Canadian mortgage borrowers are going to be paying much higher rates soon. Desjardins’ latest consumer interest rate forecast shows the 5-year fixed rate mortgage climbing — a lot. Over the next few quarters, it can hit up to 7% — a rate that would have seemed impossible back in 2019. Elevated inflation may push borrowing costs to a generational high.
Canadian 5-Year Fixed Mortgage Rates Are Almost 5%
Canadian banks are raising rates aggressively to deal with rising funding costs. Desjardins’ posted rate for a 5-year fixed-rate mortgage is 4.99%, but 4.19% appears to be what brokers are offering. That brings up an important point about posted rates — almost no one pays them.
Today’s forecast looks at the 5-year fixed-rate mortgage, which is rarely charged. It typically exists for penalties, with a discount almost always applied for borrowers. The discount in this case is 80 basis points, which is typical for the market. Knowing this, few will ever pay the posted rate of interest. However, the discount isn’t very big as rates climb, and it’s still going to cost a lot more to borrow.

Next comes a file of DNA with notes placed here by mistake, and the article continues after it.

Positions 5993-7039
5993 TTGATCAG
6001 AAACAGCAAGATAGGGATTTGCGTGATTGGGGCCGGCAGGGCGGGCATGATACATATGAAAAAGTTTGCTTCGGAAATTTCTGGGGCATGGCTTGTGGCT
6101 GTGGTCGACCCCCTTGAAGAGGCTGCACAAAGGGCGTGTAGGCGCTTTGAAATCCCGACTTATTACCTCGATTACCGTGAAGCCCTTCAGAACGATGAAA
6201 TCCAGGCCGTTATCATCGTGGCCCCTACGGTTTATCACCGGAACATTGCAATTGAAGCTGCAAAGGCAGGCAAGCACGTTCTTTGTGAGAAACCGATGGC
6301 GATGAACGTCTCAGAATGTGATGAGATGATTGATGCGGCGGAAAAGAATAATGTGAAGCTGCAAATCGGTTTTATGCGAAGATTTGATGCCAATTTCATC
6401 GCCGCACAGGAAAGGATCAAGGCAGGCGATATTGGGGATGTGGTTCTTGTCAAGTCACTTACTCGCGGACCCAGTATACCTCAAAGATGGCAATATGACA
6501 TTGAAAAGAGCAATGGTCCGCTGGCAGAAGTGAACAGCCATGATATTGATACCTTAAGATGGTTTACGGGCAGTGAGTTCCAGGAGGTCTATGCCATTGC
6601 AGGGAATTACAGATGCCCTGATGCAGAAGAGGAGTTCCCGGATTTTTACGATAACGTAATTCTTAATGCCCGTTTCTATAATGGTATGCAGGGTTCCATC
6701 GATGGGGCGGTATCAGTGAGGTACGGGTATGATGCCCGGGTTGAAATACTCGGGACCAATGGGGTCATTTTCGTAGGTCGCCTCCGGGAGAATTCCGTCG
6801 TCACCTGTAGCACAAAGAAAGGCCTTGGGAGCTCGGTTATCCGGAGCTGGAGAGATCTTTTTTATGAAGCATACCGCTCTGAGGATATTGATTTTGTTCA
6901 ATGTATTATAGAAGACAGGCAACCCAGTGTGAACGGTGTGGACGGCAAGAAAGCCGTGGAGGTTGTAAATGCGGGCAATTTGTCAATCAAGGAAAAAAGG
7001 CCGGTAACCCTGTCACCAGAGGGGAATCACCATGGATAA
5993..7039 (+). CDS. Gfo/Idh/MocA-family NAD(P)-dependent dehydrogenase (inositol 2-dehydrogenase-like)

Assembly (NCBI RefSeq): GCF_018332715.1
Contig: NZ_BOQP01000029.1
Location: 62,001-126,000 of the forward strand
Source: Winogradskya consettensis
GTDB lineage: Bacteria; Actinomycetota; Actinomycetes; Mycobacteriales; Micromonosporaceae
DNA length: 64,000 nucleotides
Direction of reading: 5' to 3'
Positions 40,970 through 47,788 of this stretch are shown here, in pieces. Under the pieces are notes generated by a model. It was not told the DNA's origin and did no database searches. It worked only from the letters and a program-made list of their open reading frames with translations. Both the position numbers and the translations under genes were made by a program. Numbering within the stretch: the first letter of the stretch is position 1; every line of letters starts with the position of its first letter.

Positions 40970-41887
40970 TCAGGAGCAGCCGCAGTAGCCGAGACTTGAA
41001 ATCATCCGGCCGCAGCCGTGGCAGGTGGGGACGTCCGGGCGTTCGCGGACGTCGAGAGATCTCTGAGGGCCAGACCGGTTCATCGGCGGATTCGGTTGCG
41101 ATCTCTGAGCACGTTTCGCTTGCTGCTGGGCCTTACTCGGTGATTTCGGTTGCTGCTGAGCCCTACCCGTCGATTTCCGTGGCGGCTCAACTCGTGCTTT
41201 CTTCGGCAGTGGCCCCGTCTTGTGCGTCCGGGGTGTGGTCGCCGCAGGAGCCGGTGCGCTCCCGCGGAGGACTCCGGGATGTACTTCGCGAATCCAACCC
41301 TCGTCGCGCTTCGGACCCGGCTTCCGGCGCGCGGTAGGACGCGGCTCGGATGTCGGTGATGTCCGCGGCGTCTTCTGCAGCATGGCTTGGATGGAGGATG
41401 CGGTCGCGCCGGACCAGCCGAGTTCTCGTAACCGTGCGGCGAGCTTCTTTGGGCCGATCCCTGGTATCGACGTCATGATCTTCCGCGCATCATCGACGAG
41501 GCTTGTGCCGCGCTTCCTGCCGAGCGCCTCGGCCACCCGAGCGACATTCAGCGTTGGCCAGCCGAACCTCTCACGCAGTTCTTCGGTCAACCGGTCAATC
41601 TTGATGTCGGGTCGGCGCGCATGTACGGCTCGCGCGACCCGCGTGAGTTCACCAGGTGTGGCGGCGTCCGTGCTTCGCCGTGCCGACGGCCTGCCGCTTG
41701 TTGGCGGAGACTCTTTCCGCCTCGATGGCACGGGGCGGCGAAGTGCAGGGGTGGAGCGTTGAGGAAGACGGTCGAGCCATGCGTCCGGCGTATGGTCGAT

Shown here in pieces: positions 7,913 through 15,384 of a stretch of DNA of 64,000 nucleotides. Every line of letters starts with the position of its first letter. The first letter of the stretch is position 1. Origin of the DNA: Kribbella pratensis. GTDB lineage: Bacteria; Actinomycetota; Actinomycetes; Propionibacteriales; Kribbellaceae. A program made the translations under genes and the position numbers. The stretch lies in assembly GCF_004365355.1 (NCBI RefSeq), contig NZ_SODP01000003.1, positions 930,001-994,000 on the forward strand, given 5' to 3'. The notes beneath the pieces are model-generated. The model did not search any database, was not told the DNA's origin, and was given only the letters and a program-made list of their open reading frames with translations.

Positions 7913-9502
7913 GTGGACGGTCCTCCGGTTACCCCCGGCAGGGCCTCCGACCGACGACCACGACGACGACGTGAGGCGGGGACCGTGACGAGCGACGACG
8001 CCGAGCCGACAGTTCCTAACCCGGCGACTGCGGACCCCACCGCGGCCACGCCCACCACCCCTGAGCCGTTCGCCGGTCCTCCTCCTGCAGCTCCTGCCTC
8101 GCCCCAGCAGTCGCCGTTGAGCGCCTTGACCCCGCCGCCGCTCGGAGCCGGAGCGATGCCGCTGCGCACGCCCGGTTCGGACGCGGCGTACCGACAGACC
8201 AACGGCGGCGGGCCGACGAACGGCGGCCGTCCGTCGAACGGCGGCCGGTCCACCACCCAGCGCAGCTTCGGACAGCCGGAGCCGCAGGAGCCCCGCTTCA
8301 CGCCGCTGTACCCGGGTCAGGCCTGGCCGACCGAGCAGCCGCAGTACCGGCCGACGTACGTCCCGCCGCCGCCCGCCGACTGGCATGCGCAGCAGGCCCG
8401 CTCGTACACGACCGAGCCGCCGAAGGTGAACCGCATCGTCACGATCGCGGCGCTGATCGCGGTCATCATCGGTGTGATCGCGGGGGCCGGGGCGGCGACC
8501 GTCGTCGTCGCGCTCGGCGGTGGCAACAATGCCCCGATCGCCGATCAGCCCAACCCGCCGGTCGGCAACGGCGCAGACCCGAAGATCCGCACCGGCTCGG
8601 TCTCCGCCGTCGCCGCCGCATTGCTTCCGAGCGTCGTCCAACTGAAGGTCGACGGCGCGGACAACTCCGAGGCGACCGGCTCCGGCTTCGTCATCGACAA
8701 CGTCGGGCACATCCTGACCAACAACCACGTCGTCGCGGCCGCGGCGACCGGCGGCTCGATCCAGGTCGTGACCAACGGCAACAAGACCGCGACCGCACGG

Canadian 5-Year Fixed Mortgage Rates Can Climb To 7%
Over the next year, the 5-year fixed-rate mortgage is expected to gradually climb. Interest costs are forecast between 5.3% and 6.3% by the second quarter of 2022 and rise to 5.3-7.0% in the fourth quarter. The low range isn’t much higher than today, but the high end would likely create an economic shock.
Here’s another curveball — they expect mortgage rates to peak by next year. The first quarter of 2023 is forecast at 5.30-7.15%, a slight climb on the high end of the range. By the end of 2023, the range falls to 4.85-6.75%, indicating an economic slowdown. That wouldn’t be too surprising since inflation or rising rates both lead to lower demand.
Many risk uncertainties exist right now. Even the Bank of Canada (BoC) no longer sees inflation cooling on its own, or in a reasonable amount of time. They see 2024 as the soonest inflation can hit the target range. This is in-line with other economists (finally), as long as the economy isn’t derailed.
A lot of uncertainty but one thing is for sure — the era of dirt-cheap rates is in the rear view mirror.